Add recovery tools and improve performance under VM

Written by admin on .

Yesterday I did a big mistake: I’ve upgrade my NAS server with a non-tested release of FreeNAS. And this release had a big bug that prevent me to start it again :-(

The process for recovery my system is quite simple:
1. Boot from a working FreeNAS CDROM
2. Mount the partition where is installed the bugged FreeNAS
3. Copy the config.xml from this partition to a tmp directory (in the RAM drive)
4. Unmount the partition
5. Re-install a working release of FreeNAS on this partition
6. Re-mount the partition where is now the working release
7. Copy the backuped config.xml from the RAM drive to this partition
8. reboot the computer

I choose to automated this process and add this tool as option on the install menu of FreeNAS (the install menu is now displayed only when booting from CDROM).

I found an interressant post on the forum that link to this cool blog:
This article explains how to increase the performance of FreeBSD under a VM machine by replacing the network drivers and changing one kernel parameter.
Changing a network driver is not users transparent (because they must re-configure their LAN interfaces)… But I should not forget to add this mention in the 0.684b release notes:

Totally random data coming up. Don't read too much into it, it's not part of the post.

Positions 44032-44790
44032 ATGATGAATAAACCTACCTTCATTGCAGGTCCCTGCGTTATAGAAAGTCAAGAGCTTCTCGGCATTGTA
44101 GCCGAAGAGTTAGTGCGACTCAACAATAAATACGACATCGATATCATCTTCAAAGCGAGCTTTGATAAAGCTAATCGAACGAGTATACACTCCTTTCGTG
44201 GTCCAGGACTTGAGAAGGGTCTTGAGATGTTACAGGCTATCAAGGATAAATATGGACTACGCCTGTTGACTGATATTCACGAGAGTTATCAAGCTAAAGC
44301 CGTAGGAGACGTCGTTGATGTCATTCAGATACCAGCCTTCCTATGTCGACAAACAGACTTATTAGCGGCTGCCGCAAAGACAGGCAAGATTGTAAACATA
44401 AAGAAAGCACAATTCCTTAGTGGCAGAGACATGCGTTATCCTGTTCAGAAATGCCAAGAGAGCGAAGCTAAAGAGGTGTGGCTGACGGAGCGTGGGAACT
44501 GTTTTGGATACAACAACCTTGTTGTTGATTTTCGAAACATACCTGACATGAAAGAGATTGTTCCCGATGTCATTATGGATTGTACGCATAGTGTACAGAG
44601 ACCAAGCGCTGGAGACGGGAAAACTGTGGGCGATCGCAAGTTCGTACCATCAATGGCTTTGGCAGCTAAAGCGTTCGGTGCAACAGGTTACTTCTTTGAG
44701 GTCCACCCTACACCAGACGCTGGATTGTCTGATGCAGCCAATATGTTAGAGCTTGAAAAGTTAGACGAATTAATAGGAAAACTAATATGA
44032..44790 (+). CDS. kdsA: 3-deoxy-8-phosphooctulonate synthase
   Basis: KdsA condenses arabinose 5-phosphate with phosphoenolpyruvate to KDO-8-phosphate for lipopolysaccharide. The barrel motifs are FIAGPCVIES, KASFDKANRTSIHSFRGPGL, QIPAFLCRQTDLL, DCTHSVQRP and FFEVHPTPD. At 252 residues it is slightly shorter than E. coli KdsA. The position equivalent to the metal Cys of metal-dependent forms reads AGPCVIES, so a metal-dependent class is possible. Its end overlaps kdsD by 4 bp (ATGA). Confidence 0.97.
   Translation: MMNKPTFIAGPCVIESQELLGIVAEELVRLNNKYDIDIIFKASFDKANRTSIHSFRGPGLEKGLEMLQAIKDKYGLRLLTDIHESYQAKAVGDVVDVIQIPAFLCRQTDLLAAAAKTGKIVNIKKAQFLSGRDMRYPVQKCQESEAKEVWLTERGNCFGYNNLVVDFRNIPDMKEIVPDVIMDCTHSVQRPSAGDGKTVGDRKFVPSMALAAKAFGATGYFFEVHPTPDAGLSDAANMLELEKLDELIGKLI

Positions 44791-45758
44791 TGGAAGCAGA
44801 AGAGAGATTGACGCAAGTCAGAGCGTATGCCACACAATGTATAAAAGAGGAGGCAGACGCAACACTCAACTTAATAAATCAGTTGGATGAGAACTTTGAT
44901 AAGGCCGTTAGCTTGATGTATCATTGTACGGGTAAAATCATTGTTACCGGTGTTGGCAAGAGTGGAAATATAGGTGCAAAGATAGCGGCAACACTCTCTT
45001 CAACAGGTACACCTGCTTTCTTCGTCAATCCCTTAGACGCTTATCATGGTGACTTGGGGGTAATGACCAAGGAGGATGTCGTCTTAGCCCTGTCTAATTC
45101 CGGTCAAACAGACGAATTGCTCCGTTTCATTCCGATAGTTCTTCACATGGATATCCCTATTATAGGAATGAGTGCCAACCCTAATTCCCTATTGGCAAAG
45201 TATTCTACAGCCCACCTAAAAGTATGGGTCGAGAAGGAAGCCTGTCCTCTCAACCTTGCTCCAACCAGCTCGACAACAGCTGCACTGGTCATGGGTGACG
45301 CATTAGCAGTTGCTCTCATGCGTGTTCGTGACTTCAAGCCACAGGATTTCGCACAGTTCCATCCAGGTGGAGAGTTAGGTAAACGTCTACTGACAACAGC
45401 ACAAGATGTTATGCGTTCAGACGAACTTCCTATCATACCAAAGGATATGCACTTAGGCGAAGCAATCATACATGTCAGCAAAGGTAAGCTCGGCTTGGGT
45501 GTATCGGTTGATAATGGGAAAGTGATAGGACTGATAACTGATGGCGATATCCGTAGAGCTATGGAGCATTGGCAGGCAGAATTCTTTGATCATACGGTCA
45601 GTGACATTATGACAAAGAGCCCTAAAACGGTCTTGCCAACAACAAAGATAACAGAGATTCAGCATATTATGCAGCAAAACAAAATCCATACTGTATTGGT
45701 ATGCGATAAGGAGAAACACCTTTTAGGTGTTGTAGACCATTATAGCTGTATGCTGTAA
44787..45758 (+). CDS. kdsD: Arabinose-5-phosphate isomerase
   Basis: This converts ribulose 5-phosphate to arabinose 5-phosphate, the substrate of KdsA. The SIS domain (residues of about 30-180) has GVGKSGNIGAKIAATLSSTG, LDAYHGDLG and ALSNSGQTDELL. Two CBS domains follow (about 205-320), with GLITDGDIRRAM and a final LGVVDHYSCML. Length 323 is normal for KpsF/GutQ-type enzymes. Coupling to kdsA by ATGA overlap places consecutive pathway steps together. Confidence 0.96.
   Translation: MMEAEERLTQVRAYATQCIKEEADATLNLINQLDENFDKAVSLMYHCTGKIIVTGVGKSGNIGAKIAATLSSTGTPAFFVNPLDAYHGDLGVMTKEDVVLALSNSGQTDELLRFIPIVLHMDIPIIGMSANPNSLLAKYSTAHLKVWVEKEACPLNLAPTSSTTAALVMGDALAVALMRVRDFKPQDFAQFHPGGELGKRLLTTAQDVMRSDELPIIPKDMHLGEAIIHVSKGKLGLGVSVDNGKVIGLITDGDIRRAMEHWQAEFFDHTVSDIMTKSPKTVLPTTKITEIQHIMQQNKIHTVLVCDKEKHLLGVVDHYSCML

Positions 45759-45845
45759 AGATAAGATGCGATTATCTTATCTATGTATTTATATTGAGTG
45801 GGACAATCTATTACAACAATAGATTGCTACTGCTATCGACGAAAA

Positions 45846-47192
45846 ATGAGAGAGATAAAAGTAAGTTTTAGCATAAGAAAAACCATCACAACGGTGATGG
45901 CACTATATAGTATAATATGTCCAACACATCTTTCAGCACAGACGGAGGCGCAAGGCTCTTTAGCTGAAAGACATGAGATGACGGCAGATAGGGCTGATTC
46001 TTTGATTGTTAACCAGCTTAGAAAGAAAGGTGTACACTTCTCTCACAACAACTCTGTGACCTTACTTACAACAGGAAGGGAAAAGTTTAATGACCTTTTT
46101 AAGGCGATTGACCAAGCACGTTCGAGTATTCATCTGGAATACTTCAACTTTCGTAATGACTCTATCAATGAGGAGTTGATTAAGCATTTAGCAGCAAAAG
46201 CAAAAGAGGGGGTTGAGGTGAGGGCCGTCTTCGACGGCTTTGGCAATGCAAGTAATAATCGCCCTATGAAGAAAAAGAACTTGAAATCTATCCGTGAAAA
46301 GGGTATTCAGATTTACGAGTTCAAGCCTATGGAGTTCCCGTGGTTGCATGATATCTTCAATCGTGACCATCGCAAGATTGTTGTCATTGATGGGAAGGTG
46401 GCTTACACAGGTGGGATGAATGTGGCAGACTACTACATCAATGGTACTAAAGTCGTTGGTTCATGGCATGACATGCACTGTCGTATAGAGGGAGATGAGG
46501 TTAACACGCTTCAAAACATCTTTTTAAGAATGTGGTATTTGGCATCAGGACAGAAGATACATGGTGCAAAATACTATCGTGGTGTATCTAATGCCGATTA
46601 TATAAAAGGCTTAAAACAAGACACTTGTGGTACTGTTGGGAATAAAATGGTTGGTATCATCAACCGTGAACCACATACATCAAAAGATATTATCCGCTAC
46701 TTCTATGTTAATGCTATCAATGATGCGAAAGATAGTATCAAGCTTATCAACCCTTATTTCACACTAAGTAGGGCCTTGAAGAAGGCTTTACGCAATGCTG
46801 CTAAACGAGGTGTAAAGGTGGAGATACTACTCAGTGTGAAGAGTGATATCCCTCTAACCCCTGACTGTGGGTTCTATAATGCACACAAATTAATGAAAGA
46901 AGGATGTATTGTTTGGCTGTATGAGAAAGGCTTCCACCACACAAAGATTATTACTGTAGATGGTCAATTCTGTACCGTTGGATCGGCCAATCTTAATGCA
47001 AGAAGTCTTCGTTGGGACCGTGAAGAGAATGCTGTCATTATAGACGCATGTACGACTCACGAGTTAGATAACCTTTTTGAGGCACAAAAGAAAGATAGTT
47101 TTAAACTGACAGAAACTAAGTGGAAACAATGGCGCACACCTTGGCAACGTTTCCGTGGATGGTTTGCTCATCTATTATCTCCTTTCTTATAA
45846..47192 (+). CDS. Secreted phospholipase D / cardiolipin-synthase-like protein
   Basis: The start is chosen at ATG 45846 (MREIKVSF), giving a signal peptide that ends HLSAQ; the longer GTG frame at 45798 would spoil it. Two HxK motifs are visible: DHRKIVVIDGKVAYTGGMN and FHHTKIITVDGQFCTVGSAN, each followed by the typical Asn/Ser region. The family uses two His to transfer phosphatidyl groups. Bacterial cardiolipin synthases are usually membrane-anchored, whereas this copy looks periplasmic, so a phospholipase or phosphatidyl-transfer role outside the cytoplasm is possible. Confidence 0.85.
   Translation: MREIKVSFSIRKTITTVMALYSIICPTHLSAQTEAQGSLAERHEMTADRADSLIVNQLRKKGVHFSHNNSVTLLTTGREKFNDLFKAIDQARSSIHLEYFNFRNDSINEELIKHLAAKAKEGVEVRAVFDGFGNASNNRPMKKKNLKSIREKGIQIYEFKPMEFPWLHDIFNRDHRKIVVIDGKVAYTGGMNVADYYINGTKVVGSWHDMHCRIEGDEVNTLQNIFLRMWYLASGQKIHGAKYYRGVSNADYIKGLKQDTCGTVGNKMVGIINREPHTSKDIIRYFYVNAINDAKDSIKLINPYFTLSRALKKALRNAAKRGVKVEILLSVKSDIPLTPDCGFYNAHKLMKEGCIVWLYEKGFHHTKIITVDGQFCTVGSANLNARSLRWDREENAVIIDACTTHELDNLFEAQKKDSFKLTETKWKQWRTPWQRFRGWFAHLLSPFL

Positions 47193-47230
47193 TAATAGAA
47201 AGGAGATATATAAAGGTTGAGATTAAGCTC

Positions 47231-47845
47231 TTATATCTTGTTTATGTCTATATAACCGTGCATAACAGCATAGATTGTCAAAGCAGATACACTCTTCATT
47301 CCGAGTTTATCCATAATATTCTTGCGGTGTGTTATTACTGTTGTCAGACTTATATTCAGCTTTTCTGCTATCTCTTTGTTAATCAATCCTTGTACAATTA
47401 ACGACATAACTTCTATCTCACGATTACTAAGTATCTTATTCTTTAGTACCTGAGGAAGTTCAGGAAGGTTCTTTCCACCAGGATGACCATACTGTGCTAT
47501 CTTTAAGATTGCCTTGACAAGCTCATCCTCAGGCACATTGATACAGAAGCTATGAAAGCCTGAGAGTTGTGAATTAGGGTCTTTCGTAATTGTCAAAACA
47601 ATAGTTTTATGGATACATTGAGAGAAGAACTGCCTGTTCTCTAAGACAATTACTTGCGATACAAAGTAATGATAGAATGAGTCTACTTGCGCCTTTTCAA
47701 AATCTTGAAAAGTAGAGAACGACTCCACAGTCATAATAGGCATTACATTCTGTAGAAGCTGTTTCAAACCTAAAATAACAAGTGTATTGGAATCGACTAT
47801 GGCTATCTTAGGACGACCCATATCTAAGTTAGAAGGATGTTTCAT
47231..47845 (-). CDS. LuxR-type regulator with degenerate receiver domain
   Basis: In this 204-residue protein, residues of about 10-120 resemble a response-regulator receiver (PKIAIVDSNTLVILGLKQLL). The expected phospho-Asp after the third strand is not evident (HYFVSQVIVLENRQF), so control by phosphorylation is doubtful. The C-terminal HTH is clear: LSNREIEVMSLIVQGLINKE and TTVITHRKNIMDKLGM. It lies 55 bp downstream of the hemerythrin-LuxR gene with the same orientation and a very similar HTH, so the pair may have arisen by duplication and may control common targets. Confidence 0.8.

If your FreeNAS is using a “lnc” interface, plug a keyboard/screen on your PC before to start the upgrade because you will have to reconfigure your LAN interface for using the new “le” driver!

I’ve installed FreeBSD on my laptop too (removed ubuntu)… This will permit to play with my aironet card and WPA one day.

I’ve still not added the code for protecting to format a disk used in a RAID volume :-(
I think to hide them for the format option, but it’s more complex that I thought.

Playing with /dev/speaker

Written by admin on .

I’ve started to compile FreeNSD on FreeBSD AMD64 (my QEMU is still compiling the software used on FreeNAS).
And I found, for the moment, two problems:

===> aaccli depends on executable: aaccli – not found
===> aaccli-1.0 you need the 32-bit libraries installed under /usr/lib32 to use this port..
===> beep depends on executable: beep – not found
===> beep-1.0 is only for i386, and you are running amd64..

And, in my quest for a solution to solve the FreeBSD port of”beep”, I found that this tools can be removed without problem ;-)

Here is example of using /dev/speaker device (you need to do a “kldload speaker.ko” before):
echo geL2eL4fdL2dL4cdefggg > /dev/speaker

“l12cdccdc> /dev/speaker
echo “T250L8CE-GE-C” > /dev/speaker

Then I can remove the ‘beep’ tools now, but I must found the equivalence to this old command:
beep -p 500 75
beep -p 1000 75
beep -p 2000 75
beep -p 3000 75

My actual equivalence is:
echo “O1L15aO2L15bO3L15cO4L15d” > /dev/speaker

Is someone can propose a better equivalence ?

Games open ;-)